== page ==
(Penang, Friday): When the Prime Minister, Datuk Seri Dr. Mahathir Mohamad, announced the decision to set up a National Economic Action Council (NEAC) on Nov. 20 to deal with the economic crisis and to put the Malaysian economy back on track in the wake of the fall in the value of the ringgit and the stock exchange, the ringgit was worth RM3.5 to the US dollar. Yesterday, when the NEAC held its inaugural meeting, the ringgit closed at 4.53 to the US dollar - a fall of some 30 per cent in the past two months.
When Mahathir announced the formation of the NEAC on 20th November last year, he said that the NEAC would have emergency powers to deal with the economic crisis without any declaration of a state of emergency, implying its urgency.
The question that is crying out for an answer is why it had taken the government over two months before the NEAC could be formed and hold its inaugural meeting, when the value of the Malaysian ringgit had fallen by some 30 per cent in the intervening period.
It is true that the KLSE Composite Index was in a better position yesterday, when it fell from the previous dayís close of 590.55 points to 575.21 points, as compared to Nov. 20, when it stood at 536.63 points.
November 20 was in fact one of the "black-lettered" days for the KLSE CI last year. It registered its third lowest level for the whole of 1997 as a result of the RM2.34 billion UEM deal to acquire 32.6 per cent stake in Renong, which so shattered market confidence that it caused a bloodbath of the stockmarket, wiping out some RM100 billion capitalisation in three days!
From Nov. 20 till the end of the year on 31st December, the KLSE CI fell below the 600-point mark except for the four trading days from Dec. 5 to 10, 1997 when there was a short-lived rally above the 600-point level as a result of the confidence-boosting from the second 1998 Budget announced by the Deputy Prime Minister and Finance Minister, Datuk Seri Anwar Ibrahim on Dec. 5 last year.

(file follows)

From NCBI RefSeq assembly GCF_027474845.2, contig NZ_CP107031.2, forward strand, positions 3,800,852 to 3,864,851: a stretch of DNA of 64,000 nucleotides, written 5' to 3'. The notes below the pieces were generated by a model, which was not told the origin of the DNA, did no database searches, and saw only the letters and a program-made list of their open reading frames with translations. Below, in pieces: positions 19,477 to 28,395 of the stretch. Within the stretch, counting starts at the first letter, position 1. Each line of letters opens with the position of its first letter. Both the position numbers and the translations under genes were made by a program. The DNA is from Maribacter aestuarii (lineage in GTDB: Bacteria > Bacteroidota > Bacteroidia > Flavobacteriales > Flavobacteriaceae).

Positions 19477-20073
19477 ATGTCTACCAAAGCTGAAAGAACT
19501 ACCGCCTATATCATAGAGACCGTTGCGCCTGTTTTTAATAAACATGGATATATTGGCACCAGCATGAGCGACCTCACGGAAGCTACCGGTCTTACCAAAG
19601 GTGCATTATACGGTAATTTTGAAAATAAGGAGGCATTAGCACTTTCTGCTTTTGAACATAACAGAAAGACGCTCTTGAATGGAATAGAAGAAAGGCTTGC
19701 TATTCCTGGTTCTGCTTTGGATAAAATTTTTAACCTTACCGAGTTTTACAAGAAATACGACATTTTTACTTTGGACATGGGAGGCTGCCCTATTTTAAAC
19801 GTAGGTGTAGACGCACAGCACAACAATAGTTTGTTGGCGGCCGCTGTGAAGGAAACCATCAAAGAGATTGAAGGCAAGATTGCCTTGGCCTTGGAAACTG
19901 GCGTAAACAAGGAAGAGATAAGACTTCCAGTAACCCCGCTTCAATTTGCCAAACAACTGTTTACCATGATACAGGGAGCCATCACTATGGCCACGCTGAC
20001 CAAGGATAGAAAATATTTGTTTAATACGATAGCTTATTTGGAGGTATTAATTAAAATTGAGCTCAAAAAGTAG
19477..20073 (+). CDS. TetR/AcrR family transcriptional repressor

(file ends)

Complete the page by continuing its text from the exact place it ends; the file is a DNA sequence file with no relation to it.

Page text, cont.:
In the last three weeks of January 1998, the KLSE CI crashed through the psychological level of the 500-point to end as low as 477.57 at the close of trading on January 12. It never rose above the 600-point level in these three weeks.
Last August, the Prime Minister, Datuk Seri Dr. Mahathir Mohamad and the Economic Adviser to the Government, Tun Daim Zainuddin, had advised Malaysians to enter into the stock market to buy shares as they were underpriced. Many accepted the Prime Ministerís advice and even sold properties to buy shares, especially after Mahathirís annoucement of a RM60 billion rescue fund to prop up share prices - believing that this was a sure-win and cannot-lose situation.
All are now regretting their entering the stock market at the time, when the KLSE Composite Index was between 800 to 930 points.
When Mahathir first made the call to investors that it was the "best time to buy shares" on August 7, the KLSE CI closed at 928.33 points. On the next day, on August 8, the KLSE CI rose to 932.36, and after that it was a continuous downward slide, and the 932.36 point was the highest level of the KLSE CI for the next five months till today.
The last time the KLSE was in the 800-point band was on Oct. 16 when it stood at 802.02 points. The last time the KLSE was in the 700-point band was on November 7, when it stood at 707.45 points.
As the government has called on investors to enter the market when the KLSE CI was in the 900-point band, why were two long months taken just to form the NEAC when there were only four trading days from Nov. 20 when the KLSE CI was in the 600-point band?